A Party Who Voluntarily Discontinues An Underlying Action and Foregoes An Appeal Does Not Abandon His Or Her Right To Pursue A Claim …

July 31, 2013 | Professional Liability | Complex Torts & Product Liability | Insurance Coverage

A party who voluntarily discontinues an underlying action and foregoes an appeal does not abandon his or her right to pursue a claim for legal malpractice.

While a party who agrees to dismiss an appeal pursuant to a settlement agreement may, under some circumstances, be precluded from pursuing a legal malpractice claim against his or her attorneys, the NY Appellate Division recently rejected the notion of a per se rule that a party who voluntarily discontinues an underlying action and foregoes an appeal abandons his or her right to pursue a claim for legal malpractice. In Grace v. Law, 2013 N.Y. App. Div. LEXIS 5320, 2013 NY Slip Op 5383 (4th Dep’t 2013), the defendants had represented plaintiff in a medical malpractice action arising from plaintiff’s treatment for an eye condition at a Veterans’ administration clinic. Plaintiff alleged that the VA failed to properly monitor and/or treat his eye condition, resulting in a loss of vision. After the action against the VA had been pending, plaintiff learned that the treating physician had not been employed by the VA, and filed an amended complaint against her and her employer, the University of Rochester. However, the claims against the physician and the University of Rochester were dismissed as time–barred, leaving only a claim that the VA was negligent in failing to reschedule an ophthalmology appointment.  Plaintiff then dismissed the malpractice action and commenced a legal malpractice action against his former attorneys, alleging that they were negligent in failing to name the physician and the University of Rochester in their initial complaint. The attorney defendants moved to dismiss, arguing that the plaintiff waived or abandoned his legal malpractice claim by voluntarily discontinuing what remained of his medical malpractice action and failing to take an appeal of the order dismissing the bulk of his claims. The Appellate Division rejected the application of such a per se rule. While noting that this was an issue of first impression in New York, the Court noted that a number of sister states have rejected such a per se rule on policy grounds, as such a rule would force parties to prosecute potentially meritless appeals to their judicial conclusion in order to preserve their right to commence a malpractice action, increasing the costs of litigation and the burdens on the judicial system. The Court further noted that the additional time spent pursuing unlikely appellate remedies could result in the expiration of the statute of limitations, would discourage settlements, and would potentially conflict with an injured party’s duty to mitigate damages. The court denied the defendants’ motion for summary judgment, holding that they had failed to demonstrate, as a matter of law, that their representation of the plaintiff did not preclude him from prevailing in the underlying lawsuit or on appeal.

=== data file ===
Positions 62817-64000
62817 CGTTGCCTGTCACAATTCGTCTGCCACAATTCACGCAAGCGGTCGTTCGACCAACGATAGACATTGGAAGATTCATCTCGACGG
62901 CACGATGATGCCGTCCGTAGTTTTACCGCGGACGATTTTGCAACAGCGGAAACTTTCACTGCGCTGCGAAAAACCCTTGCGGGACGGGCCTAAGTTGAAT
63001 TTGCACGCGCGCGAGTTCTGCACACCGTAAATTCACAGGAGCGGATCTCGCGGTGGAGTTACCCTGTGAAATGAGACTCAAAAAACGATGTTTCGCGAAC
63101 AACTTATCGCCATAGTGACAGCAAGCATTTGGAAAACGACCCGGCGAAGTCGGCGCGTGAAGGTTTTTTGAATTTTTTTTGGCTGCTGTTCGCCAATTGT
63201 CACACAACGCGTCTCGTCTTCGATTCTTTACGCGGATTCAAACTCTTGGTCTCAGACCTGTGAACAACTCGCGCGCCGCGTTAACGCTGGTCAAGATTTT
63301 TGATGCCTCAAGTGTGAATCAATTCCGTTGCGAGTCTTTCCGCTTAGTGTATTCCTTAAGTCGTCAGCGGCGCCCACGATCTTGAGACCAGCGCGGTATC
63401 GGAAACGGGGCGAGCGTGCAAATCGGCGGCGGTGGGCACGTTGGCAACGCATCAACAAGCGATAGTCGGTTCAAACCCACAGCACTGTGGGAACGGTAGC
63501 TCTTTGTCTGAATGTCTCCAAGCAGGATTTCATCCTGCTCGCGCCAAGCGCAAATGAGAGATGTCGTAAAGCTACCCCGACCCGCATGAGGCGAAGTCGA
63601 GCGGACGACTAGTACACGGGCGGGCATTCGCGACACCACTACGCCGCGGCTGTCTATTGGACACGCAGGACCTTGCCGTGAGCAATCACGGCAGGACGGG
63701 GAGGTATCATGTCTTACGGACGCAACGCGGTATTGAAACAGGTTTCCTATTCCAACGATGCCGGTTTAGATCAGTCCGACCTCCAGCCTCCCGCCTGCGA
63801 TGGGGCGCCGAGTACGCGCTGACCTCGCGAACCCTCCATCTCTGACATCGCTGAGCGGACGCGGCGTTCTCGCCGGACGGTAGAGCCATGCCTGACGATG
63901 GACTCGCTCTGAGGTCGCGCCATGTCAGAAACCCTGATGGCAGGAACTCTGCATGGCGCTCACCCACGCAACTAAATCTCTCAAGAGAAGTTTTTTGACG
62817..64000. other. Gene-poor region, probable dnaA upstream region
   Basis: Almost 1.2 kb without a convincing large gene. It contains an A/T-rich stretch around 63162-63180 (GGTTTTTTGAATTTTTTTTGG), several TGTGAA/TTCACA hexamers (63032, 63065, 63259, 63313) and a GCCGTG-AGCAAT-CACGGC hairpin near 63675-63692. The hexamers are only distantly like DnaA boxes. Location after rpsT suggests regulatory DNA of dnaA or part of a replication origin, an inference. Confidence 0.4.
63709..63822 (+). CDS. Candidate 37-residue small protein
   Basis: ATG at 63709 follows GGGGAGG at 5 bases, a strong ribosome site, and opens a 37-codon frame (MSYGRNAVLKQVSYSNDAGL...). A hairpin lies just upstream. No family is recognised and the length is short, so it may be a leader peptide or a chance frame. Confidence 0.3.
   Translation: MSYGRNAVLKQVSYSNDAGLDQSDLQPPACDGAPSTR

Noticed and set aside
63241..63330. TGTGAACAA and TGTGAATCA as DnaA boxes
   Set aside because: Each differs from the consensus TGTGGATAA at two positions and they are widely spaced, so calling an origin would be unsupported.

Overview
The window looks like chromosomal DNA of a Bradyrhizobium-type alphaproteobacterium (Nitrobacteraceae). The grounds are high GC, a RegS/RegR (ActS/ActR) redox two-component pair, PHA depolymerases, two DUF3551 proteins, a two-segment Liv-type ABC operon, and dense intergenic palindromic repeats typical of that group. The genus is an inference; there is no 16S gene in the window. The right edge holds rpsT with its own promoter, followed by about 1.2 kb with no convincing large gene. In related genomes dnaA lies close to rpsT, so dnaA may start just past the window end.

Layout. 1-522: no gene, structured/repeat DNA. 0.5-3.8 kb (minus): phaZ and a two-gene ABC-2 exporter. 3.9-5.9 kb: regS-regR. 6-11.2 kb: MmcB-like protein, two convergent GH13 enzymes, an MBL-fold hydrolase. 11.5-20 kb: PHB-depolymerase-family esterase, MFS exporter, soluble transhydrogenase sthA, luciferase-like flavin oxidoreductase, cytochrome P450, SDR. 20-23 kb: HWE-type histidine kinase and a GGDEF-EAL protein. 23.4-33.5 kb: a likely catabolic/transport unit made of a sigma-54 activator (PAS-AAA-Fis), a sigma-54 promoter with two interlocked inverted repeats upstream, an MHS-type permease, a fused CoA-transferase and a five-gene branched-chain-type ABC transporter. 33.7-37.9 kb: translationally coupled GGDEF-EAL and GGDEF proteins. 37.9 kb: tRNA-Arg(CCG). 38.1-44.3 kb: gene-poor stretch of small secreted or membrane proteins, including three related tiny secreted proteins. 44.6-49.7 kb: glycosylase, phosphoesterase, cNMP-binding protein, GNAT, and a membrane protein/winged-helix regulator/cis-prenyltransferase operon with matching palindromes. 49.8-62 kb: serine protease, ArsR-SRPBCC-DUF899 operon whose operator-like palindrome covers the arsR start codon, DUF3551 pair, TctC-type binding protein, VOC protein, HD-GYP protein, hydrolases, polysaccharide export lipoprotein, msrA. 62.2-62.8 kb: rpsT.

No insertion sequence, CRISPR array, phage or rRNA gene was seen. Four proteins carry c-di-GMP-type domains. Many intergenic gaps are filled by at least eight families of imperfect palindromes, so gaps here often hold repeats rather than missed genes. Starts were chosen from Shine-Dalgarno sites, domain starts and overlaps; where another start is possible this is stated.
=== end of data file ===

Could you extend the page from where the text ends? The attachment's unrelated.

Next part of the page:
Practice Note:  A legal malpractice plaintiff’s voluntary discontinuance of an underlying actiondoes not bar him or her from pursuing a claim against his or her attorney.

Reprinted with permission from the August 2013 lpl eadvisory – ABA Standing Committee on Lawyer’s Professional Liability.  All rights reserved.



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